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KRG Challenges Federal Court Verdict on Oil Exports

The Kurdistan Regional Government (KRG) of Iraq has challenged a federal court verdict declaring its autonomous oil and gas law illegal.

On February 15, the federal supreme court ordered that all crude output from the semi-autonomous Kurdish region be delivered to Baghdad's oil ministry, and deemed the Kurdistan Regional Government's oil contracts with foreign oil companies unlawful. International oil companies operating in the region include Genel Energy, Dana Gas, DNO, Chevron, Gazpromneft, and Gulf Keystone.

The Kurdistan Regional Government (KRG) has accused the court of taking precedents from the centralized legislation of Saddam Hussain's erstwhile Ba'ath dictatorship.  

It added that Article 112 of the Constitution also states that oil and gas are not solely under the control of the federal government and that the Kurdistan Region retains the ability to produce and develop the region's oil and gas.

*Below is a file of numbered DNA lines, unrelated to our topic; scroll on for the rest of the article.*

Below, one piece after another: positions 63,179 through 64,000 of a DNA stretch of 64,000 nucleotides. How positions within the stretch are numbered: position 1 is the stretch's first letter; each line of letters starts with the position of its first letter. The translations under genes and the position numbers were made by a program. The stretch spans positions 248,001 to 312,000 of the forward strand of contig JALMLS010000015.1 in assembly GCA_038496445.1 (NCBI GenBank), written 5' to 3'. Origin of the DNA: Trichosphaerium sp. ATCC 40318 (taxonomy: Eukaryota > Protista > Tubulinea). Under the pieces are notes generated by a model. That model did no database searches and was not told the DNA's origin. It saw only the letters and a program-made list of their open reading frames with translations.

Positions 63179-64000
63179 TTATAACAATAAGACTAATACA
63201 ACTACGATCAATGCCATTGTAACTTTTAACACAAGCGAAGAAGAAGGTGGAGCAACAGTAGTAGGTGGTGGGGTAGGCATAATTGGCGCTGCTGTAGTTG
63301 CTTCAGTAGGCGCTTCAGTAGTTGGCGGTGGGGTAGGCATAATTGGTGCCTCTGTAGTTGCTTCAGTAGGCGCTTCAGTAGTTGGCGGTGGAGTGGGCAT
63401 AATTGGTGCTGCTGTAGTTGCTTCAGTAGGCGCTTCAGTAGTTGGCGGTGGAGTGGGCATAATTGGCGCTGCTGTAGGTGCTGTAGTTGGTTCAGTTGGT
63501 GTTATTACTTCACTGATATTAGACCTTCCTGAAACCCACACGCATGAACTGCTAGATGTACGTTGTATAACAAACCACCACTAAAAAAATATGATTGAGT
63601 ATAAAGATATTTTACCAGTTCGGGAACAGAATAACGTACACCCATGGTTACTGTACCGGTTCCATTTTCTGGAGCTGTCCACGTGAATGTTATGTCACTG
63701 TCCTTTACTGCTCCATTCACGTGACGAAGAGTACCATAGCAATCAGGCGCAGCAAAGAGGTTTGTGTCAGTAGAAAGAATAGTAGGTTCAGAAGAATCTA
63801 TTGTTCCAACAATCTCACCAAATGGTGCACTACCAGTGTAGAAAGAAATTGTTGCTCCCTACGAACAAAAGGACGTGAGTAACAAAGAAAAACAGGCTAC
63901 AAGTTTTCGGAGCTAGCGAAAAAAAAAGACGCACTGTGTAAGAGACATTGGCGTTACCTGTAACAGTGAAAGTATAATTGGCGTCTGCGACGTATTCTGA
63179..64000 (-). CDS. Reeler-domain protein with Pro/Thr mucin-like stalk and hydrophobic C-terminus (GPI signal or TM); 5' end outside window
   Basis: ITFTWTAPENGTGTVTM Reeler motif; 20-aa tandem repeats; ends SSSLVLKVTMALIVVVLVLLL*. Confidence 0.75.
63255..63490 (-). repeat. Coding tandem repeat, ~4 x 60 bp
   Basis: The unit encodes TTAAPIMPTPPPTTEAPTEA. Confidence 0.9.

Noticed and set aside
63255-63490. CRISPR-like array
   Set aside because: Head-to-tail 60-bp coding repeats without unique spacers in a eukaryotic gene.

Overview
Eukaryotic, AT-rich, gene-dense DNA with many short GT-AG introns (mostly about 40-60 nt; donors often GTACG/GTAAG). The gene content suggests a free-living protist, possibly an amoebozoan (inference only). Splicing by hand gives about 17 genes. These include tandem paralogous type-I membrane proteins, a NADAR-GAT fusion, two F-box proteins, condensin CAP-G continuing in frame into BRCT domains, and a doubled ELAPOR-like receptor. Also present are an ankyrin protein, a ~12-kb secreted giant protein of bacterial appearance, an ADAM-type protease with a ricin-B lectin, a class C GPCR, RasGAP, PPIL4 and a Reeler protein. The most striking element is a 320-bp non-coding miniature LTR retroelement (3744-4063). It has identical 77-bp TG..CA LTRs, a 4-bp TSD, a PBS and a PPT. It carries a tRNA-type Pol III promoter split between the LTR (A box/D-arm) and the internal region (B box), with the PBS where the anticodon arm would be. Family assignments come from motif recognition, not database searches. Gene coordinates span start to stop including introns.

The KRG has long been in charge of oil and gas development in northern Iraq's Kurdish area, having established its own legislative framework in 2007. It transports heavy sour Kirkuk blend crude from the Kurdish region to the Ceyhan terminal in Turkey via a pipeline.

Disputes with Baghdad over the KRG's share of the federal budget have centered on exports. Last year, the KRG agreed to pay up 250,000 barrels per day (bpd) of crude to Iraq's state oil marketing company Somo in exchange for a share of the budget until 2021.

According to Somo, the KRG exported 417,000 bpd of petroleum last month, accounting for around 11% of Iraq's total sales.


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